CitectSCADA 7.20 Cicode Reference Guide.pdf - v7.20 Cicode Reference Guide October 2010 Legal Notice DISCLAIMER Schneider Electric(Australia Pty Ltd

CitectSCADA 7.20 Cicode Reference Guide.pdf - v7.20 Cicode...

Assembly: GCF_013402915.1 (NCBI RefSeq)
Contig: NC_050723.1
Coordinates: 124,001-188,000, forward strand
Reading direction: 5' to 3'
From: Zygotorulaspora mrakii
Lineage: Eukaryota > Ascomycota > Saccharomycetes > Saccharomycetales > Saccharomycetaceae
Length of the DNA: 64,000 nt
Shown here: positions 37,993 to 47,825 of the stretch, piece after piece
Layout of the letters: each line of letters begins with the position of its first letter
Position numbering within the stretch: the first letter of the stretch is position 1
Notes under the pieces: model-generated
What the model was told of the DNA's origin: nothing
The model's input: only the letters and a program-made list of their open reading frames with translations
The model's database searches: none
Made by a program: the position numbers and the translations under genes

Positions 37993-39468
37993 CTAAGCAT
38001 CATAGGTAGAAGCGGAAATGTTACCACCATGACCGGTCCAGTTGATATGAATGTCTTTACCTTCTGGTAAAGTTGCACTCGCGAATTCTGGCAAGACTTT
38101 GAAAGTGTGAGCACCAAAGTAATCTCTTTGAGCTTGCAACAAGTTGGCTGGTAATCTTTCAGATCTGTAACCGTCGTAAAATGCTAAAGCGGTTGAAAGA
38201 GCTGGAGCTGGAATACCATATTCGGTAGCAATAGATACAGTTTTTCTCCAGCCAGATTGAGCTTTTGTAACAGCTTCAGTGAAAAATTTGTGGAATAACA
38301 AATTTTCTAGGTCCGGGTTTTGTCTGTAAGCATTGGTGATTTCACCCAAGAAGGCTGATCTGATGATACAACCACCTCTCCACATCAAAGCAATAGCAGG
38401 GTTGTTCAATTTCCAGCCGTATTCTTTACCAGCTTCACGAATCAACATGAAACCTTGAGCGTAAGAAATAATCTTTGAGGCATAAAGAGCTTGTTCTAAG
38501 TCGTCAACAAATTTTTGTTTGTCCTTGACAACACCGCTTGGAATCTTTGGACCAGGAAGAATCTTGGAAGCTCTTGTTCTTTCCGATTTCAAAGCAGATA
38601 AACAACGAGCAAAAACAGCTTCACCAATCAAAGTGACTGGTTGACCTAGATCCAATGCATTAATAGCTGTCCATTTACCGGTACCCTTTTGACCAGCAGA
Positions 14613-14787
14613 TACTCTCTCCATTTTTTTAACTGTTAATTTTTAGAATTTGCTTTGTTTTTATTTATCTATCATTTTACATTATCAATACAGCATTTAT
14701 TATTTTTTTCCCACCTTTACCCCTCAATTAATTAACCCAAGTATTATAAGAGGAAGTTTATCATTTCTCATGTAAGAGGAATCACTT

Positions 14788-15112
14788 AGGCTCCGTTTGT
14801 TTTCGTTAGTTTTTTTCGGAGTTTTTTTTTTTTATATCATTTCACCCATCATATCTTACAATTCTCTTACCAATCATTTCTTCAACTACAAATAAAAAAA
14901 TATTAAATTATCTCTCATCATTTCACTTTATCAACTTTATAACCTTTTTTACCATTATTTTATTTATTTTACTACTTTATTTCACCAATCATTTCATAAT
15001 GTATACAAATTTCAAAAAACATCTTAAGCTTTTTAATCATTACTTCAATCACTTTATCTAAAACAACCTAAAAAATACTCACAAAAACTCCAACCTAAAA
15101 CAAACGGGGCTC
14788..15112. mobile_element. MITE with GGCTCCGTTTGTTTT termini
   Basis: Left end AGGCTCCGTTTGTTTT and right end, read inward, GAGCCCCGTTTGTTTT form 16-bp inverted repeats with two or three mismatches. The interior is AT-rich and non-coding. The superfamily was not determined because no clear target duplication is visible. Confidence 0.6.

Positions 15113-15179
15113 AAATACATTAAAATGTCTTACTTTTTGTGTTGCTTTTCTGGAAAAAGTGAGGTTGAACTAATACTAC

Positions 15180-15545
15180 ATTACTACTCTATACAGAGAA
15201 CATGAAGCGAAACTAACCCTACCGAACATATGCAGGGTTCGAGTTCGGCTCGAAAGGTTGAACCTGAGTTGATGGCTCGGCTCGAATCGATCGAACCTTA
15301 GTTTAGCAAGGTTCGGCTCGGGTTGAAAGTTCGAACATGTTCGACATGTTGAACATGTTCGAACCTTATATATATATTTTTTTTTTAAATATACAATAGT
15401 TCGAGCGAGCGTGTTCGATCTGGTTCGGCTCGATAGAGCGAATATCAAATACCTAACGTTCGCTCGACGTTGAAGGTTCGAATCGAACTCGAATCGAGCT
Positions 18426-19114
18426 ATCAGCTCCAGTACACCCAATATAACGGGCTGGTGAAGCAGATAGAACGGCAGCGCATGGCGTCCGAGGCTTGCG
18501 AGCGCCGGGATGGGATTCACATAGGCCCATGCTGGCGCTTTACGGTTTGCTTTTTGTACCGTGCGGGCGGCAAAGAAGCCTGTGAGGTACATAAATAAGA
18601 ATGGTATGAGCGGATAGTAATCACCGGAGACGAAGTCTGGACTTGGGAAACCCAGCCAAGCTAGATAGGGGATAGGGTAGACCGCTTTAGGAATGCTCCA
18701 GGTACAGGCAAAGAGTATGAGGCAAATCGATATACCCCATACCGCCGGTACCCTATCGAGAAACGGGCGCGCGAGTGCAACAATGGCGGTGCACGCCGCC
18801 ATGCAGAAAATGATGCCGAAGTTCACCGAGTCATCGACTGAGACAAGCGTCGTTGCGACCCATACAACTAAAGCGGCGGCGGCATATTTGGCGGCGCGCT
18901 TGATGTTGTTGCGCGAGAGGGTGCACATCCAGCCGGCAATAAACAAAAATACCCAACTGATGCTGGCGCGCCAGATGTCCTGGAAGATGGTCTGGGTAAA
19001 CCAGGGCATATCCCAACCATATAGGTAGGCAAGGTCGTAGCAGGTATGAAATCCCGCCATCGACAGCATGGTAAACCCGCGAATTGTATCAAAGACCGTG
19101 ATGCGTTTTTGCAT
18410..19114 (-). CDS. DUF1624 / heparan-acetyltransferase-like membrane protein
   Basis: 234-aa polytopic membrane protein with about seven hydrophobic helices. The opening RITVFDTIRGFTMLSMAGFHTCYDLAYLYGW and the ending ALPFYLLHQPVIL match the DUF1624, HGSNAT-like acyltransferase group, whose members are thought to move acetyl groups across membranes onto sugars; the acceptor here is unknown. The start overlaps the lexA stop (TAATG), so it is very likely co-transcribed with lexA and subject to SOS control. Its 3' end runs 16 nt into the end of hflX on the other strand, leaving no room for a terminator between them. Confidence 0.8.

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Unformatted text preview: v7.20 Cicode Reference Guide October 2010 Legal Notice DISCLAIMER Schneider Electric (Australia) Pty. Ltd. makes no representations or warranties with respect to this manual and, to the maximum extent permitted by law, expressly limits its liability for breach of any warranty that may be implied to the replacement of this manual with another. Further, Schneider Electric (Australia) Pty. Ltd. reserves the right to revise this publication at any time without incurring an obligation to notify any person of the revision. COPYRIGHT © Copyright 2010 Schneider Electric (Australia) Pty. Ltd. All rights reserved. TRADEMARKS Schneider Electric (Australia) Pty. Ltd. has made every effort to supply trademark information about company names, products and services mentioned in this manual. Citect, CitectHMI, and CitectSCADA are registered trademarks of Schneider Electric (Australia) Pty. Ltd. IBM, IBM PC and IBM PC AT are registered trademarks of International Business Machines Corporation. MS-DOS, Windows, Windows NT, Microsoft, and Excel are either registered trademarks or trademarks of Microsoft Corporation in the United States and/or other countries. DigiBoard, PC/Xi and Com/Xi are trademarks of Digi International Inc. Novell, Netware and Netware Lite are either registered trademarks or trademarks of Novell, Inc. in the United States and other countries.. dBASE is a trademark of dataBased Intelligence, Inc. All other brands and products referenced in this document are acknowledged to be the trademarks or registered trademarks of their respective holders. GENERAL NOTICE Some product names used in this manual are used for identification purposes only and may be trademarks of their respective companies. October 2010 edition for CitectSCADA Version v7.20 Manual Revision Version v7.20. Contact Schneider Electric (Australia) Pty. Ltd. today at Contents Legal Notice 2 Contents 3 Introduction 11 Safety Information 13 Chapter: 1 Introducing Cicode 15 Getting Started Using Cicode Files Using Cicode Chapter: 2 Using Cicode Commands Setting Variables Performing Calculations Using Multiple Command Statements Using Include (Text) Files Getting Runtime Operator Input Chapter: 3 Using Cicode Expressions 15 16 17 19 19 20 21 21 23 25 Displaying Data Using Expressions Decision-Making Logging Expression Data Triggering Events Using Expressions 25 26 26 27 Chapter: 4 Using Cicode Functions 29 3 Contents Calling Functions from Commands and Expressions Triggering Functions via Runtime Operator Input Evaluating Functions Combining Functions with Other Statements Passing Data to Functions (Arguments) Using String Arguments String assignment Using the Caret Escape Sequence Character Using Multiple Arguments Using Numeric Arguments Using Variable Arguments Using Operator Input in Functions Returning Data from Functions Chapter: 5 Working with Commonly Used Functions Alarm Functions Page Functions Keyboard Functions Report Functions Time/date Functions Miscellaneous Functions Chapter: 6 Writing Functions Cicode Function Structure Function Uses Writing Groups of Functions Cicode Function Libraries Creating a Function Outline Pseudocode Using Comments in Cicode Using Comments for Debugging Functions Tag Reference /TagReadEx() behavior in Cicode Expressions Following Cicode Syntax Cicode Function Syntax End of line markers Function Scope Declaring the Return Data Type Declaring Functions Naming Functions Function Argument Structure Declaring Argument Data Type Naming Arguments Setting Default Values for Arguments Returning Values from Functions Chapter: 7 Using Variables Declaring Variable Properties 4 29 29 30 30 31 31 32 32 33 33 33 34 34 35 35 36 37 37 37 37 39 39 40 41 41 42 42 43 44 44 45 46 48 48 49 50 51 52 54 55 56 58 61 61 Contents Declaring the Variable Data Type QUALITY Data Type TIMESTAMP Data Type Naming Variables Setting Default Variable Values Using Variable Scope Using Database Variables Chapter: 8 Using Arrays Declaring Array Properties Declaring the Array Data Type Naming Arrays Declaring the Variable Array Size Setting Default (Initial) Array Values Passing Array Elements as Function Arguments Using One-dimensional Arrays Using Two-dimensional Arrays Using Three-dimensional Arrays Using Array Elements in Loops Using the Table (Array) Functions Chapter: 9 Using Cicode Macros IFDEF IFDEFAdvAlm IFDEFAnaAlm IFDEFDigAlm Macro Arguments Chapter: 10 Converting and Formatting Cicode Variables Converting Variable Integers to Strings Converting Real Numbers to Strings Converting Strings to Integers Converting Strings to Real Numbers Formatting Text Strings Escape Sequences (String Formatting Commands) Chapter: 11 Working with Operators Using Mathematical Operators Using Bit Operators Using Relational Operators Using Logical Operators Order of Precedence of Operators Chapter: 12 Working with Conditional Executors Setting IF ... THEN Conditions 62 62 63 63 64 64 66 67 67 68 68 68 69 70 70 70 71 72 72 73 73 74 75 77 78 79 79 80 81 81 81 83 85 85 87 88 89 90 91 91 5 Contents Using FOR ... DO Loops Using WHILE ... DO Conditional Loops Nested Loops Using the SELECT CASE statement Chapter: 13 Performing Advanced Tasks Handling Events How Cicode is Executed Multitasking Foreground and background tasks Controlling tasks Pre-emptive multitasking Chapter: 14 Editing and Debugging Code The Cicode Editor Starting the Cicode Editor Changing the default Cicode Editor Creating Cicode files Creating functions Saving files Opening Cicode files Deleting Cicode files Finding text in Cicode files Compiling Cicode files Viewing errors detected by the Cicode Compiler Cicode Editor Options Docking the Windows and Toolbars Displaying the Editor Options Properties dialog Windows and Bars Tab Toolbar options Window options Viewing Editor windows Options Properties Tab Language Formatter Properties Tab Debugging Cicode Using debug mode Debugging functions Debugging functions remotely Using breakpoints Inserting or removing breakpoints Enabling/disabling breakpoints Stepping through code Chapter: 15 Using Cicode Programming Standards Variable Declaration Standards Variable Scope Standards Variable Naming Standards 6 92 93 93 94 97 97 98 99 99 100 100 103 103 104 105 106 106 106 107 108 108 108 109 109 109 110 111 111 111 112 117 119 120 120 120 121 122 122 122 123 125 126 126 127 Contents Standards for Constants, Variable Tags, and Labels Formatting Simple Declarations Formatting Executable Statements Formatting Expressions Cicode Comments Formatting Functions Format Templates Function Naming Standards Modular Programming Defensive Programming Function Error handling Debug Error Trapping Functions Reference Chapter: 16 Accumulator Functions Accumulator Functions Chapter: 17 ActiveX Functions ActiveX Functions Chapter: 18 Alarm Functions Alarm Functions Chapter: 19 Clipboard Functions Clipboard Functions Chapter: 20 Cluster Functions Cluster Functions Chapter: 21 Color Functions Color Functions Chapter: 22 Communication Functions Communication Functions Chapter: 23 Dynamic Data Exchange Functions DDE Functions Chapter: 24 Device Functions 128 129 130 131 132 132 134 136 138 141 142 145 147 149 149 157 157 171 171 281 281 285 285 285 293 293 299 299 307 307 323 7 Contents Device Functions Chapter: 25 Display Functions Display Functions Chapter: 26 DLL Functions DLL Functions Equipment Database Functions Chapter: 27 Error Functions Error Functions Chapter: 28 Event Functions Event Functions Chapter: 29 File Functions File Functions Chapter: 30 Form Functions Form Functions Chapter: 31 Format Functions Format Functions Chapter: 32 FTP Functions FTP Functions Chapter: 33 FuzzyTech Functions FuzzyTech Functions Chapter: 34 Group Functions Group Functions Chapter: 35 I/O Device Functions I/O Device Functions Chapter: 36 Keyboard Functions Keyboard Functions Chapter: 37 Mail Functions 8 323 353 353 447 447 452 461 461 475 475 493 493 513 513 553 553 563 563 569 569 577 577 587 587 599 599 615 Contents Mail Functions Chapter: 38 Math and Trigonometry Functions Math/Trigonometry Functions Chapter: 39 Menu Functions Menu Functions Chapter: 40 Miscellaneous Functions Miscellaneous Functions Chapter: 41 Page Functions Page Functions Chapter: 42 Plot Functions Plot Functions Chapter: 43 Process Analyst Functions Process Analyst Functions Chapter: 44 Quality Functions Quality Functions Chapter: 45 Report Functions Report Functions Chapter: 46 Security Functions Security Functions Chapter: 47 Server Functions Server Functions Chapter: 48 Statistical Process Control Functions SPC Functions Chapter: 49 SQL Functions SQL Functions Chapter: 50 String Functions 615 621 621 639 640 657 657 711 711 751 751 773 773 781 781 795 795 801 801 827 827 843 843 859 859 885 9 Contents String Functions Chapter: 51 Super Genie Functions Super Genie Functions Chapter: 52 Table (Array) Functions Table (Array) Functions Chapter: 53 Tag Functions Tag Functions Chapter: 54 Task Functions Task Functions Chapter: 55 Time and Date Functions Time/Date Functions Chapter: 56 Timestamp Functions Timestamp Functions Chapter: 57 Trend Functions Trend Functions Chapter: 58 Window Functions Window Functions Technical Reference Chapter: 59 Cicode Errors Hardware/Cicode Errors Cicode and General Errors MAPI Errors Chapter: 60 Browse Function Field Reference Server Browse Function Fields Index 10 885 915 915 951 951 957 957 999 999 1041 1041 1063 1063 1079 1079 1177 1177 1215 1217 1217 1218 1238 1241 1253 1255 Part: 1 Introduction This section provides some introductory material for CitectSCADA: Introducing Cicode 11 12 Safety Information Safety Information Hazard categories and special symbols The following symbols and special messages may appear in this manual or on the product to warn of potential hazards or to call attention to information that clarifies or simplifies a procedure. A lightning bolt or ANSI man symbol in a "Danger" or "Warning" safety label on the product indicates an electrical hazard which, as indicated below, can or will result in personal injury if the instructions are not followed. The exclamation point symbol in a safety message in a manual indicates potential personal injury hazards. Obey all safety messages introduced by this symbol to avoid possible injury or death. Symbol Name Lightning Bolt ANSI man Exclamation Point DANGER indicates an imminently hazardous situation, which, if not avoided, will result in death or serious injury. WARNING indicates a potentially hazardous situation, which, if not avoided, can result in death or serious injury. CAUTION indicates a potentially hazardous situation which, if not avoided, can result in minor or moderate injury. 13 Safety Information CAUTION CAUTION used without the safety alert symbol, indicates a potentially hazardous situation which, if not avoided, can result in property damage. Please Note Electrical equipment should be installed, operated, serviced, and maintained only by qualified personnel. No responsibility is assumed by Schneider Electric (Australia) Pty. Ltd. for any consequences arising out of the use of this material. Before You Begin CitectSCADA is a Supervisory Control and Data Acquisition (SCADA) solution. It facilitates the creation of software to manage and monitor industrial systems and processes. Due to CitectSCADA's central role in controlling systems and processes, you must appropriately design, commission, and test your CitectSCADA project before implementing it in an operational setting. Observe the following: UNINTENDED EQUIPMENT OPERATION Do not use CitectSCADA or other SCADA software as a replacement for PLC-based control programs. SCADA software is not designed for direct, high-speed system control. Failure to follow these instructions can result in death, serious injury, or equipment damage. LOSS OF CONTROL l l l l The designer of any control scheme must consider the potential failure modes of control paths and, for certain critical control functions, provide a means to achieve a safe state during and after a path failure. Examples of critical control functions are emergency stop and overtravel stop. Separate or redundant control paths must be provided for critical control functions. System control paths may include communication links. Consideration must be given to the implications of unanticipated transmission delays or failures of the link.* Each implementation of a control system created using CitectSCADA must be individually and thoroughly tested for proper operation before being placed into service. Failure to follow these instructions can result in death, serious injury, or equipment damage. * For additional information, refer to NEMA ICS 1.1 (latest edition), "Safety Guidelines for the Application, Installation, and Maintenance of Solid State Control". 14 Chapter: 1 Introducing Cicode Cicode is a programming language designed for use in CitectSCADA to monitor and control plant equipment. It is a structured language similar to Visual Basic or 'C'. You need no previous programming experience to use it. Using Cicode, you can access real-time data (variables) in the CitectSCADA project, and CitectSCADA facilities: variable tags, alarms, trends, reports, and so on. You can use Cicode to interface to various facilities on the computer, such as the operating system and communication ports. Cicode supports advanced features including pre-empted multitasking, multi threads, and remote procedure calls. Getting Started Use the following sections as a quick start to using Cicode in your CitectSCADA projects: l Cicode can be stored in procedures called functions for multiple reuse and centralized maintenance. For details, see Using Cicode Files. l Cicode can be typed directly into command fields in online CitectSCADA forms. For details, see Using Cicode Commands. l Cicode expressions are used to display and log data for monitoring and analysis, and to trigger various elements in your system, such as alarms, events, reports, and data logging. For information on using expressions, see Using Cicode Expressions. l A Cicode function is a small program, a collection of statements, variables, operators, conditional executors, and other functions. A Cicode function can perform complex tasks and give you access to CitectSCADA graphics pages, alarms, trend data, and so on. For information on using functions, see the section titled Using Cicode Functions. Cicode has many pre-defined functions that perform a variety of tasks. For details on commonly used functions, see the section titled Working with Commonly Used Functions. Where system functionality cannot be achieved with built-in functions, you can write your own functions. See Writing Functions. l The Cicode Editor is the code editing tool provided with CitectSCADA for the writing, editing and debugging of your Cicode code. For details, see The Cicode Editor. See Also Performing Advanced Tasks Using Cicode Programming Standards 15 Chapter: 1 Introducing Cicode Using Cicode Files You write your Cicode functions in Cicode source files, stored on your hard disk. Cicode files are identified by having a *.CI extension. To minimize potential future difficulties with maintaining your Cicode files, adopt a programming standard as early as possible (see Using Cicode Programming Standards). Maintain structured Cicode files, by logically grouping your Cicode functions within the files, and by choosing helpful descriptive names. For details about modular programming methods, see Modular Programming. For details about using and debugging Cicode functions, see Formatting Functions and Debugging Cicode respectively. When you compile your CitectSCADA project, the compiler reads the functions in your Cicode source files. Your system can then use these functions in the same way as it uses built-in functions. You can use as many Cicode files as required. Cicode files reside in the same directory as your CitectSCADA project. When you back up your project, the Cicode source files in the project directory are also backed up. See Also The Cicode Editor Creating Cicode files Opening Cicode files 16 Part: 2 Using Cicode This section contains information for Users and describes the following: Using Cicode Commands Using Cicode Macros Using Cicode Expressions Converting and Formatting Cicode Variables Using Cicode Functions Working with Operators Working with Commonly Used Functions Working with Conditional Executors Writing Functions Performing Advanced Tasks Using Variables Editing and Debugging Code Using Arrays Using Cicode Programming Standards 17 18 Chapter: 2 Using Cicode Commands Cicode commands extend the control element of a CitectSCADA control and monitoring system. You use commands to control your CitectSCADA system and therefore the processes in your plant. Each command has a mechanism to activate it. Commands can be issued manually, through an operator typing a key sequence, or by clicking on a button (or object) on a graphics page. You can also configure commands to execute automatically: l When an operator logs into or out of the runtime system l When a graphics page is displayed or closed l When an alarm is triggered l In a report l When an event is triggered To define a Cicode command, you enter a statement (or group of statements) in the command field (Input category) for an object. Each statement in a command usually performs a single task, such as setting a variable to a value, calculating a value, displaying a message on the screen, or running a report. For information on using variables, see the section titled Using Variables. If you want to evaluate a condition, like checking the state of your plant rather than perform an action or command upon your plant, use an expression instead. See the section titled Using Cicode Expressions. See Also Using Cicode Programming Standards Setting Variables You can set a Variable in CitectSCADA within a Command field, an Expression field, or in a Cicode Function, by using the mathematical 'equals' sign ( = ) assignment operator. The value on the right is assigned (set) to the variable on the left, as shown in the following Cicode example : <VAR_TAG> = Val; where: 19 Chapter: 2 Using Cicode Commands <VAR_TAG> is the name of the variable, and Val is the value being assigned to the variable. Examples To set a digital variable (named BIT_1) to ON (1), use the command: BIT_1 = 1; To set a digital variable (named BIT_1) to OFF (0), use the command: BIT_1 = 0; To set a digital variable (named B1_PUMP_101_M) to ON (1), use the command: B1_PUMP_101_M = 1; To set a digital variable (named B1_PUMP_101_M) to OFF (0), use the command: B1_PUMP_101_M = 0; To set an analog variable (named B1_TIC_101_SP) to a value of ten (10), use the command: B1_TIC_101_SP = 10; You can copy a variable to another by assigning (setting) the value of a variable to the value of another variable, for example: B1_PUMP_101_COUNT = B1_PUMP_101_CLIMIT; The value of B1_PUMP_101_COUNT is set to the value of B1_PUMP_101_CLIMIT only when that command is issued. Note: The value of B1_PUMP_101_CLIMIT could change immediately after, but B1_ PUMP_101_COUNT remains unchanged and storing the original value, until this command is issued again. Performing Calculations Mathematical calculations can be performed between variables in a Cicode statement. For example: 20 Chapter: 2 Using Cicode Commands B1_TIC_101_SP = B1_TIC_101_PV + B1_TIC_102_PV - 100; When this command is executed, the variable B1_TIC_101_SP is set to a value that is the sum of variables B1_TIC_101_PV and B1_TIC_102_PV minus 100. Using Multiple Command Statements A single statement in a Cicode command usually performs a single task. When the CitectSCADA runtime system is in operation, the statement executes whenever the command is requested. For example, if the statement is linked to a keyboard command, the task is performed when an operator presses the keyboard key defined as that command. To perform several tasks at the same time, yo...